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It really takes time to build a trustful bond with them. Do you know what type situation they came from? For the moment you might just want to try scratching thier fur through the wires while they are eating (back side mind you) and talk softly lots and lots to them. When they are out for play time concentrate of giving of thier treats then also. Dont make any attempt to pick them up right away. Be sure thier play area is somewhere they cant get under or behind anything (couch, drawers, beds). When time to return to thier cage if they do give you any grief and they will as (believe me they dont want to go back in) use a thick towel or carpenter/oven mitts but only if they seem abit nippy so as not to frighten them. Sit in the floor with them when they are out and let them come to you. I have some that bonded in maybe 2-3 months and others much longer. The most important thing is lots and lots of patience, attention and baby talk. I finally have mine where they know not to just jump out of the cage but into my hands. They each get a good belly rub and sweet talk individually this way before thier little paws ever hit the floor. At times they even beg to be picked up holding thier little paws up and jumping. Imagine it like a little child, most small children are afraid of total strangers and hide behind mom's legs. This is how they feel at the moment. They are investigating thier new surroundings and adjusting. Allow them to do that first then work on "picking up/holding". Also are they from the same litter of pups? Do they fight? You can try to gradually get them in the same cage. Start allowing them to touch noses, etc through the cage wires. Set cages next to each other. Allow them play time together but monitor closely. This may take alot of time also. Mine still will play and everything but bed time no sharing lol then it's a slap and roll party. The slapping behavior is common when they dont want something. My female slaps the kitten all the time to warn him go away! She use to slap me when I first got her but hasnt in awhile. She came to me last November and just now allows me to pick her up and hold for any length of time. She's the one who would rather be on the floor and running havoc through the house LOL. My male is another story as he wants held all the time!! The links to the PD forums I posted earlier I would suggest registering for them all. Introduce yourself just as you have done here. A few of those are "extremely" active on a daily basis and everyone will be more than happy to give advice on bonding. Just remember every PD and PD parents are different and what works for one may not for another. It just takes a test of time and lots of patience and LOVE most of all. Give them time more than anything and dont rush it. Be prepared for the possiblity of a nip or 2 if they are new and also pups. What ever you do if you should suffer a nip which can be painful dont react loudly or in a punishing manner. They will test you at times just like any toodler would.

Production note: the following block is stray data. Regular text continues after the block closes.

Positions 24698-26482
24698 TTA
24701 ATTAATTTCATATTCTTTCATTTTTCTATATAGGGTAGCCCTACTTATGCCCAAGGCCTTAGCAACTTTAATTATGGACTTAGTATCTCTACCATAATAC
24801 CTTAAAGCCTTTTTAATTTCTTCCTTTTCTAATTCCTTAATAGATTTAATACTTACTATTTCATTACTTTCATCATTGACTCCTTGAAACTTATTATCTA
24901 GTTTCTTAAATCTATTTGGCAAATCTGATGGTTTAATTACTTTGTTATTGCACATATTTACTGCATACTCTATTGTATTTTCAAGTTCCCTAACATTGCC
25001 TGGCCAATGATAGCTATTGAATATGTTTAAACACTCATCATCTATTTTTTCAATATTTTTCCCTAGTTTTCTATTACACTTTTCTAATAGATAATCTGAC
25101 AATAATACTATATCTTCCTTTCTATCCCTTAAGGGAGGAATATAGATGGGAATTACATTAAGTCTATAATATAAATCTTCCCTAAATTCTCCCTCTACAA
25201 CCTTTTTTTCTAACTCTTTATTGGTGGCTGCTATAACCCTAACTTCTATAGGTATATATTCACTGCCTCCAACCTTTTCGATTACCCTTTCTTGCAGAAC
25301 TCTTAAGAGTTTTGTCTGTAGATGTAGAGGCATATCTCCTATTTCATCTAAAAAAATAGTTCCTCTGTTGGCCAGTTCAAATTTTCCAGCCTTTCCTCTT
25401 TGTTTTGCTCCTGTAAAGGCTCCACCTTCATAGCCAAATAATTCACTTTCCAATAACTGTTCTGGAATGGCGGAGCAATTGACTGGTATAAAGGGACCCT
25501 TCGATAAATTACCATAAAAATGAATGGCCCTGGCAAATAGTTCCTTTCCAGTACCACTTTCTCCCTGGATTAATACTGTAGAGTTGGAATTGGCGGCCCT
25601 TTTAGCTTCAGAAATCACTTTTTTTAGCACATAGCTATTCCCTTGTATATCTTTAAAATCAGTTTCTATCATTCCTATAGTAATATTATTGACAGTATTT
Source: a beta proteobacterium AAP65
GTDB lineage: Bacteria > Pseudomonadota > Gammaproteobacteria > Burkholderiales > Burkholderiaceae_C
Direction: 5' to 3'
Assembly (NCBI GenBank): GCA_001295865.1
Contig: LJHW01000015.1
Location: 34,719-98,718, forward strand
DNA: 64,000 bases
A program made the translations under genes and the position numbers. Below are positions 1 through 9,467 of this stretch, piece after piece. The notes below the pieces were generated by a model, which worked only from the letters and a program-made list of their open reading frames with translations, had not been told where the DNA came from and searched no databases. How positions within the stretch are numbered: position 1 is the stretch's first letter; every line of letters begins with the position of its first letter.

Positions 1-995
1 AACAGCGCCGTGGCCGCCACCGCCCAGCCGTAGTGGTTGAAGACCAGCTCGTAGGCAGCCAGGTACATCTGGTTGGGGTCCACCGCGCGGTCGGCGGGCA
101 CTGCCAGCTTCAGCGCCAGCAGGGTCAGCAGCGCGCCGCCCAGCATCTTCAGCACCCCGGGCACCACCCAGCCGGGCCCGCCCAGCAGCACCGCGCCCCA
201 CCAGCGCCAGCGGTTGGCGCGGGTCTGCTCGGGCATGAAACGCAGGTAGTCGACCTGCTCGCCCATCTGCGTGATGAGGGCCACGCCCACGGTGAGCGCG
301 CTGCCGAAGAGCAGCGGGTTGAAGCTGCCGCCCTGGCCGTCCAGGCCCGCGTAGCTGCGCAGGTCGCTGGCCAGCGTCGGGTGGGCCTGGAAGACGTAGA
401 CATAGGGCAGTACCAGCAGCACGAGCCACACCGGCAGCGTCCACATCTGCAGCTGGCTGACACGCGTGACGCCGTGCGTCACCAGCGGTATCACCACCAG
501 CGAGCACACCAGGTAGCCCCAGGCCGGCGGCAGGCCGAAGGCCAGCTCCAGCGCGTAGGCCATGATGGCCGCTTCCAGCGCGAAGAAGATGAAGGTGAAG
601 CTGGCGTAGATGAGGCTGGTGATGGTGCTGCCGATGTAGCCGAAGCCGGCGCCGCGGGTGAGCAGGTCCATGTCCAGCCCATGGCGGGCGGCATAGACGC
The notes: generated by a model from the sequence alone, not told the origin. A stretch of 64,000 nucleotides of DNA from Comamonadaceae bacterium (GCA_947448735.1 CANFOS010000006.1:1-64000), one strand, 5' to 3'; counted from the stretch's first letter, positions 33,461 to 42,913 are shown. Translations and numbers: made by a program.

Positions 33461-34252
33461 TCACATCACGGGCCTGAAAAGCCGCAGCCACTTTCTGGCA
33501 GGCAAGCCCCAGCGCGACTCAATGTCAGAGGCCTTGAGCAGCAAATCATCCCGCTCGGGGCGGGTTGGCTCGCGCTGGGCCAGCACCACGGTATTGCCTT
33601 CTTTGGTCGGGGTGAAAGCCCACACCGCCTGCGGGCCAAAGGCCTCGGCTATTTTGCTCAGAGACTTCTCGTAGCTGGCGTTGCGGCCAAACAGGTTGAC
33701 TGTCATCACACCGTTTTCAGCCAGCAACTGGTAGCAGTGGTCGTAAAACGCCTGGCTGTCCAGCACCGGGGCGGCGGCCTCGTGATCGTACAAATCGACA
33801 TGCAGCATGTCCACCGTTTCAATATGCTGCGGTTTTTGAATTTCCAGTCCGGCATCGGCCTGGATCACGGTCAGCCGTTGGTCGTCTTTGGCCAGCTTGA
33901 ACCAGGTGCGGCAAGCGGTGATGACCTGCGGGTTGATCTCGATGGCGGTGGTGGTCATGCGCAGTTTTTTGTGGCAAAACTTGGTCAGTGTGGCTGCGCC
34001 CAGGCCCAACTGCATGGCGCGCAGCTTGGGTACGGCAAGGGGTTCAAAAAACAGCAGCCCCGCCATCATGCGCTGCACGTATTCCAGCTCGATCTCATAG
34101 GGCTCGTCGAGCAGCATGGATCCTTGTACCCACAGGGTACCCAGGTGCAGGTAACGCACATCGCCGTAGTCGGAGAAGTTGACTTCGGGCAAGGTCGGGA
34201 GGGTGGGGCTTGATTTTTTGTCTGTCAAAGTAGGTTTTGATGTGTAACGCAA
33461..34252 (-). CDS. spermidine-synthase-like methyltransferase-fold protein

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post #15 of 19 (permalink) Old 06-05-2006, 08:16 AM
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Also what type of diet do you have them on? This is extremely important as it can avoid serious problems in the future and have you found and experienced PD vet yet? If not we can help you locate one in the Fl area. It's best to at least get them for thier first checkup early as pups for them to have a good baseline incase illness should occur. Also be sure to educate yourself on "Odentoma" which is a very serious disease for PD's and you need to be aware of this and it's symptoms as it takes alot of our little ones away too early.